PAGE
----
Audrey R. Davis Crocker, 93, of West Philadelphia, a former seamstress, food worker, and teacher's aide in the Philadelphia School District, died Monday, Aug. 1, of an intestinal ailment at Penn Presbyterian Medical Center. Born in Rincon, Ga., to Joseph and Lucille Giles, she moved to Philadelphia as an infant with her family. She was educated in the Philadelphia public schools. She became a Christian at age 8. She joined Second Mt. Zion Baptist Church and stayed faithful to the church over the years.
NEWS
August 5, 2016 | By Jan Hefler, Staff Writer
New Jersey Senate President Stephen Sweeney on Wednesday accused the state's largest teacher union and the state Fraternal Order of Police of attempted bribery, saying each threatened to withhold campaign contributions if the Senate did not vote on a proposed pension-funding bill. Sweeney (D., Gloucester) spoke at a news conference in Trenton and then released letters he sent to U.S. Attorney Paul Fishman and newly appointed state Attorney General Christopher Porrino that ask for a criminal probe into the New Jersey Education Association's actions.
NEWS
July 31, 2016 | By Bonnie L. Cook, Staff Writer
Arnetha N. Williams, 91, of Philadelphia, a longtime educator in the city's public schools and a dedicated church member, died Friday, July 22, at home of complications from an earlier stroke. Born to Luther and Lula Bates-Williams, Ms. Williams received religious training at a very early age. She was 8 when her mother died. She turned for solace to Miller Memorial Baptist Church in North Philadelphia, where she participated in Sunday school and the Baptist Young People's Union. Later, she joined the church choir, raised money for scholarships, planned the women's group lunches, and researched and wrote the church's history.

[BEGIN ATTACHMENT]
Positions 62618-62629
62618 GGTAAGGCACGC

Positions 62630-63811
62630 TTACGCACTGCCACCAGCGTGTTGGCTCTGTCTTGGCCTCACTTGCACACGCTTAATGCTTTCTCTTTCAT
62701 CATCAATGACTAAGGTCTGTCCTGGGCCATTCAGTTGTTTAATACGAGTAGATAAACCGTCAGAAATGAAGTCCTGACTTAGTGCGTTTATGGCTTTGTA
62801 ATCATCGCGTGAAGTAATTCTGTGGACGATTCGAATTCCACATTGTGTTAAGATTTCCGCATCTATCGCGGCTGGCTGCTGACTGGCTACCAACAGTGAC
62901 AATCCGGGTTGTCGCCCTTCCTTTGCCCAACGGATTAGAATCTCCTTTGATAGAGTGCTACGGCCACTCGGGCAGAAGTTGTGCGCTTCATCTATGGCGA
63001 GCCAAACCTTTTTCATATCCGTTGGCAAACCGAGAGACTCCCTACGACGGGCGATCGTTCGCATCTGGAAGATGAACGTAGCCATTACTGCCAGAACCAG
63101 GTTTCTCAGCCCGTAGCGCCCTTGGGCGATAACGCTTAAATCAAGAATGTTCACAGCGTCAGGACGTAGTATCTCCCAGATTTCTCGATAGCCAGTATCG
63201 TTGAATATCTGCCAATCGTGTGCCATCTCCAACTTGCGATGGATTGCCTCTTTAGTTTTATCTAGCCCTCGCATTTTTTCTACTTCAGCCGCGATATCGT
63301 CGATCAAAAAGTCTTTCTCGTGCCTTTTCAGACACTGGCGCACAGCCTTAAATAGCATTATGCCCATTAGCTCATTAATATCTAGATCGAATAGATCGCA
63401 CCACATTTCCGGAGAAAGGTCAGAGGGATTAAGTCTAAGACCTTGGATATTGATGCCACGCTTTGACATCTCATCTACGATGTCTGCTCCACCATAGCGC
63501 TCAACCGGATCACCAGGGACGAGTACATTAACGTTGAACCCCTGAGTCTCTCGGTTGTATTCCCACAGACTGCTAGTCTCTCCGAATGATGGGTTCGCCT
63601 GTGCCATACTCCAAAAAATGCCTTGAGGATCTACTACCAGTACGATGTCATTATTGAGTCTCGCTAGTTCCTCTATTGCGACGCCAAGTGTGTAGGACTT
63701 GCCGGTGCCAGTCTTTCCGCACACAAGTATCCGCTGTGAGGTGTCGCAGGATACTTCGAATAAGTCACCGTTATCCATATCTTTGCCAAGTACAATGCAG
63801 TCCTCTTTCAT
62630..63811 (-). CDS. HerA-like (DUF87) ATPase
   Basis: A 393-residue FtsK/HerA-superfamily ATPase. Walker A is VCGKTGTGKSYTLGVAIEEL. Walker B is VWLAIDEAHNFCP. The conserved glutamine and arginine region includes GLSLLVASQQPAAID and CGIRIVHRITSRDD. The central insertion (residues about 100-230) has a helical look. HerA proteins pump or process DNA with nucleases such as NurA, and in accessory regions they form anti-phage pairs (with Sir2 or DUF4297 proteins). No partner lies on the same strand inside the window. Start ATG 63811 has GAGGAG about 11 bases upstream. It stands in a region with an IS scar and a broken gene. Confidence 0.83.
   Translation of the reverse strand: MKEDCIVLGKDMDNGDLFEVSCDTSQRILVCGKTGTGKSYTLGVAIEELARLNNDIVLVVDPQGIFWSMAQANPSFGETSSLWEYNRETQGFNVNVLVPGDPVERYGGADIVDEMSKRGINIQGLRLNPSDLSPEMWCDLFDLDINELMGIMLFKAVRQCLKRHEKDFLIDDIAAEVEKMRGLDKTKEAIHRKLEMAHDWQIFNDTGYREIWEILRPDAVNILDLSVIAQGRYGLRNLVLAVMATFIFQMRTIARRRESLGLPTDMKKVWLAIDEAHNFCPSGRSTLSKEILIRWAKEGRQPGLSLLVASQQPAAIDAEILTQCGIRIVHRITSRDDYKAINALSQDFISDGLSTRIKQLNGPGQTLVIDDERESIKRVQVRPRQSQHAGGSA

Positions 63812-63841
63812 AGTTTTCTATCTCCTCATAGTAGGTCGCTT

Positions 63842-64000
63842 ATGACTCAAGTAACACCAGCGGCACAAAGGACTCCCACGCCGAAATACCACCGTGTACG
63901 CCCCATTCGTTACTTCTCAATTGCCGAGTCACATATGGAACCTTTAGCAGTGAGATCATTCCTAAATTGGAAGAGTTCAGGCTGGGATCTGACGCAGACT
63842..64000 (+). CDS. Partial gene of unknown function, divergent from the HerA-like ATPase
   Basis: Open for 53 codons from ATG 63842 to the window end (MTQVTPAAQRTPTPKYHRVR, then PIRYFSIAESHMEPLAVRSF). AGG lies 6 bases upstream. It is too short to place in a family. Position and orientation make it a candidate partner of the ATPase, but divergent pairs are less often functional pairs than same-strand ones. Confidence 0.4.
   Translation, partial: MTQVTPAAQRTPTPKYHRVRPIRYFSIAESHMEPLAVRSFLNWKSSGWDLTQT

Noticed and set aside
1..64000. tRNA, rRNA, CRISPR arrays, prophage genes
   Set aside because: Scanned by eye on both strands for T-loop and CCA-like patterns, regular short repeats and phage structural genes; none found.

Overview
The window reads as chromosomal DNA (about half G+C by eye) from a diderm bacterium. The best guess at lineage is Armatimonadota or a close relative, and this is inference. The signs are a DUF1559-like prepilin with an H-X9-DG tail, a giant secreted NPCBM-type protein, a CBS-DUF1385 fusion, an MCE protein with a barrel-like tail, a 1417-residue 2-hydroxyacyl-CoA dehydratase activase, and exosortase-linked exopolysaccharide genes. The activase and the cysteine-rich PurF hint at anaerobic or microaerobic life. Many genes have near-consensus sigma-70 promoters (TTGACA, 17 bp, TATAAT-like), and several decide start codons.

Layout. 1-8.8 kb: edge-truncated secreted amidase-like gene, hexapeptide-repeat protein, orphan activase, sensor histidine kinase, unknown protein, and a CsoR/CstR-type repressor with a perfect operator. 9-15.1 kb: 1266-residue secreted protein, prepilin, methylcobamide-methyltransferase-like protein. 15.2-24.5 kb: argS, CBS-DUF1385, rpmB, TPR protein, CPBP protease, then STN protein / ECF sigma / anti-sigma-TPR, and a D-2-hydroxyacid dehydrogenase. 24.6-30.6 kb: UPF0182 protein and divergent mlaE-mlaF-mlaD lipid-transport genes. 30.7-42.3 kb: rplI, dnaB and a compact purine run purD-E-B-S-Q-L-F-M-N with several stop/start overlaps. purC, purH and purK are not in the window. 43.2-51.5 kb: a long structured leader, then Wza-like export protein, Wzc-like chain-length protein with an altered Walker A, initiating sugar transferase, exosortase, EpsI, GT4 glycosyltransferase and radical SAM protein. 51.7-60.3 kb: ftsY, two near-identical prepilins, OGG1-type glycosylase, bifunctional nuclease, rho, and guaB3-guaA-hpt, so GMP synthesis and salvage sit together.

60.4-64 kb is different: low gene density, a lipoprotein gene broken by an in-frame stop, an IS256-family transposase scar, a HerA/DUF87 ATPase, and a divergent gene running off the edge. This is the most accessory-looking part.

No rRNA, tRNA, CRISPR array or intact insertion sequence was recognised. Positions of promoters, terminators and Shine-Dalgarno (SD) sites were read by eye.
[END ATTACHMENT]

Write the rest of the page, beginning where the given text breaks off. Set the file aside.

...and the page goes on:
NEWS
July 29, 2016 | By Julie Shaw, STAFF WRITER
A Montgomery County middle-school teacher was charged Tuesday with sexually assaulting two teenage girls, authorities said Wednesday. Jason Gattuso, 39, of East Fairwood Drive in Chalfont, Bucks County, was a social studies teacher at Springfield Township Middle School, the Montgomery County District Attorney's Office said. Gattuso was interviewed Monday and admitted to having sex with the girls, who were 14 and 15 years old, according to the criminal complaint filed by Springfield and Whitemarsh police.
NEWS
July 27, 2016